You document everything and peer review all the time. NASA has an incredible amount of documentation on anything they do. There are controlled processes for everything so whenever you need to go back and see how someone made something, there is an old document for it. The only thing that can't really be passed down is familiarity. You can have the old engineers write down every process, method, or quirk of a system but the new guy still needs to read all of it and get familiar with the system. Long term projects like these involve a lot of learning from other people so that there is a continuous chain of knowledgeable people running the project, like a master and apprentice kind of situation. And if the chain is ever broken, you come back using the documents and information passed on to get up and running as smooth as possible.


I guess beign a goverment agency helps.

After all they're accountable for spending taxpayer dollars on stuff that can crash, burn, explode, and in order to keep funds coming they must be able to prove they're not just making money vanish for no reason.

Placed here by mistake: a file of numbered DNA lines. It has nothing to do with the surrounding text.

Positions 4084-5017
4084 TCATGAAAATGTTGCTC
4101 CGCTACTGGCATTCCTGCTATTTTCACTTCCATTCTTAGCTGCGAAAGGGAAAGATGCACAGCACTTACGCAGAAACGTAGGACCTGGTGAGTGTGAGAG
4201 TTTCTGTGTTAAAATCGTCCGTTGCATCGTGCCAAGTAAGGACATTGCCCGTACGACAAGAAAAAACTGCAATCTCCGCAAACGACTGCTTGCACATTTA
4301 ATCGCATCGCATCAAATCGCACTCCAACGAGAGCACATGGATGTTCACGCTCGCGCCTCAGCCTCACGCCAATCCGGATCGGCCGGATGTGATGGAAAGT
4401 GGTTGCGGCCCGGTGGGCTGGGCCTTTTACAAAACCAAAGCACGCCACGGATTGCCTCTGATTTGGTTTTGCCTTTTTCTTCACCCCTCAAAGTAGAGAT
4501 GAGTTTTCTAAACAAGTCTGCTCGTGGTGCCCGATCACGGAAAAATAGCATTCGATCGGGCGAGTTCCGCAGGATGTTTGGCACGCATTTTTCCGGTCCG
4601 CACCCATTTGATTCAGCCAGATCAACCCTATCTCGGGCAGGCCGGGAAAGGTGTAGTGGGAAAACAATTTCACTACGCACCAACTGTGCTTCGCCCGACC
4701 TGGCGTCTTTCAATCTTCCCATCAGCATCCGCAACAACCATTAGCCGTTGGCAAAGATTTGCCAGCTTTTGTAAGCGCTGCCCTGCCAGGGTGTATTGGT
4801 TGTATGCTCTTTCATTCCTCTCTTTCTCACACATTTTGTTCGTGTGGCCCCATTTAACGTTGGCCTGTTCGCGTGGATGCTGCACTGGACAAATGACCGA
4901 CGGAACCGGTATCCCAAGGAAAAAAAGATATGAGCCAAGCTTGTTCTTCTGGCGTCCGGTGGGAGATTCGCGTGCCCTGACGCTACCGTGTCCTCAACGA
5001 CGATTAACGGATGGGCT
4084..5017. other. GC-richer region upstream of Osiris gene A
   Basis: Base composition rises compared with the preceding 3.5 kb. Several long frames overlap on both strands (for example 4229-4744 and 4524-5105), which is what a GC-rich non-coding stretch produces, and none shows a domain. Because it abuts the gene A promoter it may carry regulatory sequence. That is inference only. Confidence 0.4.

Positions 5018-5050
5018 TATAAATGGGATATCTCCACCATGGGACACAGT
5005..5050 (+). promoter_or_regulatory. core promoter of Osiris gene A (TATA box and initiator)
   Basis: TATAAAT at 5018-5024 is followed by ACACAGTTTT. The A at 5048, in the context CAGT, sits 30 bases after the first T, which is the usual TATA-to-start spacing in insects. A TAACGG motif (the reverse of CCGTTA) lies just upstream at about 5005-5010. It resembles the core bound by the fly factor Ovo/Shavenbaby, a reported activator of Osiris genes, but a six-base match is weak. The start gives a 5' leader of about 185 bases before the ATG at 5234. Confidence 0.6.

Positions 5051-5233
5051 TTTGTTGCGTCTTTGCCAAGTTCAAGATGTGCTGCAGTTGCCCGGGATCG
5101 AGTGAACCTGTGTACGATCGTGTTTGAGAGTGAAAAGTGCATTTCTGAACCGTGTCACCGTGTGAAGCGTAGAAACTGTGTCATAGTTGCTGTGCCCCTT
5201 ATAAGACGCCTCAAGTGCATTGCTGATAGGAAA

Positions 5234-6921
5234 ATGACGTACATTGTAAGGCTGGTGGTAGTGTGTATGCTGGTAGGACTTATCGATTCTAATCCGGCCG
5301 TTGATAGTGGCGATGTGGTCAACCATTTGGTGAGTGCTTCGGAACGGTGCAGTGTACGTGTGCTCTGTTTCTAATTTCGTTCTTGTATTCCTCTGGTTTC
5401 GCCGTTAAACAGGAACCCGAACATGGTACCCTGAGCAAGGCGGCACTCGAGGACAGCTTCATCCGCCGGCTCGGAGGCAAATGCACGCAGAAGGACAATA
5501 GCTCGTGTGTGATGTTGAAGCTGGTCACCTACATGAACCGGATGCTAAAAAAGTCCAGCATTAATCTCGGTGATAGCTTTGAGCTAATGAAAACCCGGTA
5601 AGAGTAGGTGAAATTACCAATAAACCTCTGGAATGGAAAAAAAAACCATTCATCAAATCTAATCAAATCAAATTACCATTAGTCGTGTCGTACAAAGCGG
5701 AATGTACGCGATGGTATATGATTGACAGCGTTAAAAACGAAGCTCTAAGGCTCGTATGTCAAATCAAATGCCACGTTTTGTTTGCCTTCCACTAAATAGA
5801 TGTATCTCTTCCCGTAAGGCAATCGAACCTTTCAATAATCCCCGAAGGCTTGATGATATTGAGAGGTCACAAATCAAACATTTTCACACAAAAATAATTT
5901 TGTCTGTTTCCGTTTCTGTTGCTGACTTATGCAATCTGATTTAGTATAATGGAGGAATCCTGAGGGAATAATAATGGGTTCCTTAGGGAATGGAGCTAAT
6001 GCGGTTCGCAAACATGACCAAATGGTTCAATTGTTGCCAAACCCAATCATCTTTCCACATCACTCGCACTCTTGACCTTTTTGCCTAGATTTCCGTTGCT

Well, above all, you value experience.

Seriously, the degree to which age discrimination is an accepted reality in tech today is a great failing, and one that has enormous hidden costs over time.

Sadly I know a number of extremely talented older engineers who have been discarded like trash only to be constantly rejected in their search for new employment, until some of them just give up. It's remarkably ignorant and short-sighted of employers who practice this kind of discrimination.